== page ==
For example, my friend Paul the accountant jabs me from time to time about a class I took while we were at Drake called Math 009. It was the lowest math course the university taught and it satisfied a graduation requirement.
Sometimes when we’re talking economics he will bring up a concept that “may be hard to understand if you only took Math 009.” Conversely, I will irritate him by constantly getting the economic maxim “guns or butter” wrong saying all manner of malapropisms from “guns and bullets” to “bread and butter.”
These jokes are really only funny between the two of us. That’s fine. That’s the undiluted joy of having a friend for 27 years.
The point is illustrative. In a conversation, Paul might call me all manner of names and I would return volley. No harm would come if it because we understand each other on a level that requires no explanation.
The biggest struggles I have in social interaction is judging how much of myself to allow to be vulnerable to those around me.
At work, it’s generally very little. I find it best to focus on my paragraphs. I avoid social gatherings with coworkers. They are fine people and many of them work very hard. I think it’s best to keep work at work and home at home.
In other social settings, I am wary but looser. I have a good time with people I know pretty well at the comic store. Sometimes I will stop by on a Friday or Saturday just to chat up the staff. They’re fun people and shared interest makes for terrific conversation.
The limits there are clear. It’s a family store. No profanity. No politics. No religion. That’s OK. There are better places to discuss such things. I think. I haven’t found many where it doesn’t result in raised voices and hurt feelings.
With Parents 2.0, I am largely unguarded. I think tending to a kid with mood disorders who has become less social over the years they have known me is a challenge enough. So unless I’m really distressed by anxiety, depression or both, I typically let Mom 2.0 guide me through the family goings on and maybe talk a little politics or news with my dad.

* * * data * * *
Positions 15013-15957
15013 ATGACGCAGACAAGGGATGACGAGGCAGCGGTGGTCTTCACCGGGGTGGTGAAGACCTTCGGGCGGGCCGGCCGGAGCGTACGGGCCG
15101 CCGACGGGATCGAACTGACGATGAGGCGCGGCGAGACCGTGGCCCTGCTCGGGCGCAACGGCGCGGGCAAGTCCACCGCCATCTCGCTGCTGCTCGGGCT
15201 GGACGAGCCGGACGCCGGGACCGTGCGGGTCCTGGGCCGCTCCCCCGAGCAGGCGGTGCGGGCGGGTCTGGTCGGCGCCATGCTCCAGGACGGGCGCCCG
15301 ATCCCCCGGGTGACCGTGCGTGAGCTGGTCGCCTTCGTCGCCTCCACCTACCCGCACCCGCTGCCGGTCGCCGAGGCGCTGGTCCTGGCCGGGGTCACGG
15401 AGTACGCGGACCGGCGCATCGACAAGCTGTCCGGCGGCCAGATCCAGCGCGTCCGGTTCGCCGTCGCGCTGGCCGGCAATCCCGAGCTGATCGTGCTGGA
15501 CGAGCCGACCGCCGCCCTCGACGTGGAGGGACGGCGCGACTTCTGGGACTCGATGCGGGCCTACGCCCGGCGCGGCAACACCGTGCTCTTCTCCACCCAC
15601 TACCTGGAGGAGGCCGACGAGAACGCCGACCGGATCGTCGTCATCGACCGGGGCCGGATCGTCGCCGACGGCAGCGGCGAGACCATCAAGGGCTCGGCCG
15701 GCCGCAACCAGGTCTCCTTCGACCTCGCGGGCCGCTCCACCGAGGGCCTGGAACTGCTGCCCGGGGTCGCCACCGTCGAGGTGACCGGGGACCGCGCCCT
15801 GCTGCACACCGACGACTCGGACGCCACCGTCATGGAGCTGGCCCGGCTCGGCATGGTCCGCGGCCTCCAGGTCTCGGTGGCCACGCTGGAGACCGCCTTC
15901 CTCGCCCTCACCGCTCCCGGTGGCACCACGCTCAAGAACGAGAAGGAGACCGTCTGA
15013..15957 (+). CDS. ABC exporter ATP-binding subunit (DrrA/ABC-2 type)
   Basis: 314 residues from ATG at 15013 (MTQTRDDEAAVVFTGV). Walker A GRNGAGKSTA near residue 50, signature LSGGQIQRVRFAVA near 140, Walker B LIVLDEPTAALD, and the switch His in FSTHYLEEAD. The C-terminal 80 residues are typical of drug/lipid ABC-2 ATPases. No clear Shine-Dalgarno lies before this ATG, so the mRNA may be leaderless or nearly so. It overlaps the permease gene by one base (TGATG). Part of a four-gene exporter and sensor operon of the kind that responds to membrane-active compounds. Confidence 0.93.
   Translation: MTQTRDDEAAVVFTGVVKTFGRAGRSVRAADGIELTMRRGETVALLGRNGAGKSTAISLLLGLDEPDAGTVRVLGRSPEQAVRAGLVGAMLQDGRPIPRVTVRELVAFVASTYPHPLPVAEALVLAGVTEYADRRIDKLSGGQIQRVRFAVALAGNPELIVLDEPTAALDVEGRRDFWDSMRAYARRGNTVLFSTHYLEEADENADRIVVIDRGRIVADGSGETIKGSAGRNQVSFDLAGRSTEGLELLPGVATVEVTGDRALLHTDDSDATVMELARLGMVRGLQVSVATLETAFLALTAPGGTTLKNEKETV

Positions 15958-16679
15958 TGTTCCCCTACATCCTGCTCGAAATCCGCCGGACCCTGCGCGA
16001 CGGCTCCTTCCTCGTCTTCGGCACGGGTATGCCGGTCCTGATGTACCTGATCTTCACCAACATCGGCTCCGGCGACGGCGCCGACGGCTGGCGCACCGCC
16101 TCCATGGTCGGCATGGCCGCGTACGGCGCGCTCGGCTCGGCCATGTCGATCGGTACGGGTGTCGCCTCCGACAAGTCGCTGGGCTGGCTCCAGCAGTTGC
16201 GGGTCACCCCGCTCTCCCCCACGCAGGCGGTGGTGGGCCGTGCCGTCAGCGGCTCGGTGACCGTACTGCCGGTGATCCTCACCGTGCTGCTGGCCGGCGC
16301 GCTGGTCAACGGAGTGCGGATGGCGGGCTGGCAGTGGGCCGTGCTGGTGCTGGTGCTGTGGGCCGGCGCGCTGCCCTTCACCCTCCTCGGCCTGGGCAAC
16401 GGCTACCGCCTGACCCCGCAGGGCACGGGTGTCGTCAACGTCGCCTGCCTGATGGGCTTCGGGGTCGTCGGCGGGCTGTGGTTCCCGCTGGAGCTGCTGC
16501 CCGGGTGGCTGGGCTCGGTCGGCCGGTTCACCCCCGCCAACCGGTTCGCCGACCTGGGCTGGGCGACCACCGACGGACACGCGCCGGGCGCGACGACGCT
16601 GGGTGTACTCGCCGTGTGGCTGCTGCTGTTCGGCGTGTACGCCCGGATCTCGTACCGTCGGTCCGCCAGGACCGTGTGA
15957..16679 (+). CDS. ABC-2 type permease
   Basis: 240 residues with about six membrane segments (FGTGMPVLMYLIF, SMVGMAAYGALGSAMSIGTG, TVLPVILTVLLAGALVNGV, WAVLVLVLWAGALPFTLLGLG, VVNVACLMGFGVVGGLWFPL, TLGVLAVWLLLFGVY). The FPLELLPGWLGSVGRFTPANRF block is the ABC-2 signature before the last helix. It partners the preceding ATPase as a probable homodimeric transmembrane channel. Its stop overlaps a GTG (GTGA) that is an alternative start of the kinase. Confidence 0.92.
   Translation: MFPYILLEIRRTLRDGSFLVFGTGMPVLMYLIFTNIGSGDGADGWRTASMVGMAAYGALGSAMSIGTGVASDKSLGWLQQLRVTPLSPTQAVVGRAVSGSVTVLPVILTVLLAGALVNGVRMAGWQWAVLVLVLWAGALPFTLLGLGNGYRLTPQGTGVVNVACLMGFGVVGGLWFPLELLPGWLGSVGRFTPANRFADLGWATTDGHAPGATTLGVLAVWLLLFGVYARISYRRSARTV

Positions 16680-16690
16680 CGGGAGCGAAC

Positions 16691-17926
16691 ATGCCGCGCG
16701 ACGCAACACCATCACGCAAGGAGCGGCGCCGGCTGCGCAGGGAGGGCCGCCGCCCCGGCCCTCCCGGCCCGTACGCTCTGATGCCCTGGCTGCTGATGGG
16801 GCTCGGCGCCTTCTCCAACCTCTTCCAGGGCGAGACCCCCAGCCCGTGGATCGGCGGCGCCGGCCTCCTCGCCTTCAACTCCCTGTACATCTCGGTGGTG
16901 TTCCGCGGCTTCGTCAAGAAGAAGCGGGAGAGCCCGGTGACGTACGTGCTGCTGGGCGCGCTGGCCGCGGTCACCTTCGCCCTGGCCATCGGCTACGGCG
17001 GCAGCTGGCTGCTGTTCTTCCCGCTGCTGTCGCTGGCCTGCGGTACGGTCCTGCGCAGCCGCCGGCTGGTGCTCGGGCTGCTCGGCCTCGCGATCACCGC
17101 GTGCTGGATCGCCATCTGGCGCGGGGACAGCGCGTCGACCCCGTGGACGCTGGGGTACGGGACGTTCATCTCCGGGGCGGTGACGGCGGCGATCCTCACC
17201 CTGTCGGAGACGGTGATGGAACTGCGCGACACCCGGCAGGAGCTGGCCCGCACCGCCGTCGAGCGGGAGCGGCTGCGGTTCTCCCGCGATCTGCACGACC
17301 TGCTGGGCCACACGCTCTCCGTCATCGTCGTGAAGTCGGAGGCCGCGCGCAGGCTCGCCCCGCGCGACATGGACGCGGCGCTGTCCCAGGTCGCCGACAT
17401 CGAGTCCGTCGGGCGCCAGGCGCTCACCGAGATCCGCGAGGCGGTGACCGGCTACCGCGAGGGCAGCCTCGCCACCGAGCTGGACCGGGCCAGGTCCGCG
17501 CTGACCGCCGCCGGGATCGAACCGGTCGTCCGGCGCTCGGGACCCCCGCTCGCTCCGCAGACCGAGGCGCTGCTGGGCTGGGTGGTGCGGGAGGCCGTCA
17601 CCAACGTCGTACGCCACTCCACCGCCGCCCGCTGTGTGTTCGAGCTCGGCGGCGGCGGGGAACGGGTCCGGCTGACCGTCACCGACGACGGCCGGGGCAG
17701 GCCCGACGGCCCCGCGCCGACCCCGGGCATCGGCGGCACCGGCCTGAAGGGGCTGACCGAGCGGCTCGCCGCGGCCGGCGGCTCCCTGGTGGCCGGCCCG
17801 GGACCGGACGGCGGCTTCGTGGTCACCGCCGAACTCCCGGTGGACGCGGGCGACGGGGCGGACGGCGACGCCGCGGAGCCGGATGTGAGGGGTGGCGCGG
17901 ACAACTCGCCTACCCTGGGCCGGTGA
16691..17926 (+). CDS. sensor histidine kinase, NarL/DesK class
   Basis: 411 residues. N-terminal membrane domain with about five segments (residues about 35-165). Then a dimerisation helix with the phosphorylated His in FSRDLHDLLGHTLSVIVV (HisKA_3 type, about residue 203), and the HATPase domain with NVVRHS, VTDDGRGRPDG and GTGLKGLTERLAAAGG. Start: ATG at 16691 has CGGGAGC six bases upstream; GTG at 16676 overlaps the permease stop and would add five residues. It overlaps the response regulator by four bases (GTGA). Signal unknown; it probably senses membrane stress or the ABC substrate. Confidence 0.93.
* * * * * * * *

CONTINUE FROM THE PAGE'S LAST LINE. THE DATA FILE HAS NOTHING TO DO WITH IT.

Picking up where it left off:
My old friend Don Adams, the retired Drake University veep, says we have only one face to present to the world. I agree insofar as we should always be grounded by our faith and values. His are love, dignity and respect. That’s pretty solid.
But every face has many sides. My therapist uses a cubed tissue box to say people’s personalities are not one dimensional. We have many moods, many modes. I may be timid and confused in romantic situations, but confident and bold in a journalism situation. I’m both people.
A few years ago, I gave my therapist a 20-sided gaming die common in role playing games such as Dungeons and Dragons. I felt like it was a better metaphor because it showed more dimensions. A while back I bought a 100-sided die for myself as a gag, but also as a talisman to remind me of the many sides of me.
So that’s the trick, isn’t it? All social interactions are a roll of the dice. Sometimes you’re going to come up favorable. Sometimes not. Most of the time it’s somewhere in the great, wide middle.
I suppose the most important thing is to allow yourself to be vulnerable enough to keep tossing even when you had a bad roll and smart enough to know when it’s time to pick up your dice and go home.
With love and hope, dpf